It was created by the British army officer Captain William H. Livens, Royal Engineers. Later, in World War II he worked on petroleum warfare weapons such as the flame fougasse and various other flame throwing weapons.
Prior to the invention of the Livens Projector, chemical weapons had been delivered either by "cloud attacks" or chemical-filled shells fired from howitzers. Cloud attacks were made by burying gas filled cylinder tanks just beyond the parapet of the attacker's trenches, and then opening valves on the tanks when the wind was right. This allowed a significant amount of gas to be released, but there was a significant danger that the wind would change and the gas would drift back over the attacker's own troops. Chemical shells were much easier to direct at the enemy, but could not deliver nearly as much gas as could be contained in a cylinder tank.
The Livens Projector was designed to combine the advantages of both gas cylinders and shells by firing an actual cylinder tank at the enemy.
The Livens Projector was a simple 8 inch metal pipe that was set in a ground at a 45 degree angle. A 14 kilogram drum of gas was shot out with an electrically initiated charge, with a range of about 1500 meters. The drum would then blast open thanks to a second charge, and would cover the area with gas. It was a cheap and extremely effective chemical weapon.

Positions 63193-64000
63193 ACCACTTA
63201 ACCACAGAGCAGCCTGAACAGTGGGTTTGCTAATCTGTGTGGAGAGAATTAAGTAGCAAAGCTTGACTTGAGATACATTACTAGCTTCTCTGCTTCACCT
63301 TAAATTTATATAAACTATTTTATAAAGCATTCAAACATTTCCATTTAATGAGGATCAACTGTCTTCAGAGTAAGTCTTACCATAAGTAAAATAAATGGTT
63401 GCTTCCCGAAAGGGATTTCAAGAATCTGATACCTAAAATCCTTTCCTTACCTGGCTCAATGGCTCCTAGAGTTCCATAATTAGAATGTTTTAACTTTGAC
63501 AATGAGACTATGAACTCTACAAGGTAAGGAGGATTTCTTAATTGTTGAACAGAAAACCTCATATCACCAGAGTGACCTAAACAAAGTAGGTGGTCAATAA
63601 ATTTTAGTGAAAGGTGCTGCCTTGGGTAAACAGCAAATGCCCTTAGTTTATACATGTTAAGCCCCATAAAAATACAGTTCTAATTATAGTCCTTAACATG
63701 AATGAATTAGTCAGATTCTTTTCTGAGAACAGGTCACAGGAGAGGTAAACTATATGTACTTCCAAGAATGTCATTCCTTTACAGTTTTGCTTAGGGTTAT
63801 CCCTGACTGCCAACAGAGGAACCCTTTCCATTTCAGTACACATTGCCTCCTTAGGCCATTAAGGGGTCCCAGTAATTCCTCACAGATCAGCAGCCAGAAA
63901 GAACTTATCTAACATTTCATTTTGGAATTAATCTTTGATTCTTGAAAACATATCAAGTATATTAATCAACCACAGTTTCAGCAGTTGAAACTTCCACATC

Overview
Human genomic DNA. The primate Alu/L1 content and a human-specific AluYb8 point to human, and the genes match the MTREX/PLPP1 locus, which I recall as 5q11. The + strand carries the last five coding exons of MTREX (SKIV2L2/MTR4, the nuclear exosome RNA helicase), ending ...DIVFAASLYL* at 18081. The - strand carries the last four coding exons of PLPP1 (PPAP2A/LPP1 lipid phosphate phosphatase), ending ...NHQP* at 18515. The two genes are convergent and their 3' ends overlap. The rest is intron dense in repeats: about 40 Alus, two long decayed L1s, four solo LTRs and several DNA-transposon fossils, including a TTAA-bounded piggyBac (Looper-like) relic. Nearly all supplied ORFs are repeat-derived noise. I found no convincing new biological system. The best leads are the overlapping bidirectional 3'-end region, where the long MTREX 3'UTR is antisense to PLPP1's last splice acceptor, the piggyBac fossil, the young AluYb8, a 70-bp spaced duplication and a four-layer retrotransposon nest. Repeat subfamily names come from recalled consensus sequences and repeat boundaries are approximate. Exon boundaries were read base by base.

- Palazzo, 2002, p103.
- LeFebure, 1926, p60
- Banks, 1946, p33
- LeFebure, 1926, p48-63
- United State Dept. of War, 1942
- LeFebure, 1926, p60
- Banks, Sir Donald. Flame Over Britain. Sampson Low, Marston and Co, 1946.
- LeFebure, Victor. The Riddle of the Rhine; chemical strategy in peace and war. The Chemical Foundation, Inc, 1923
- Palazzo, Albert. Seeking Victory on the Western Front: The British Army and Chemical Warfare in World War I. University of Nebraska Press, 2002 ISBN 0-8032-8774-7.
- United States Department of War. (1942) Livens Projector M1 TM 3-325
- Several barrels are displayed at Sanctuary Wood Museum Hill 62 Zillebeke, Belgium
Bernard Plumier : Link to his web page which has details and photograph Direct link to photograph
- Worldscapes : Chemical & Biological Warfare
- Royal Engineers Museum, First World War - Livens Projector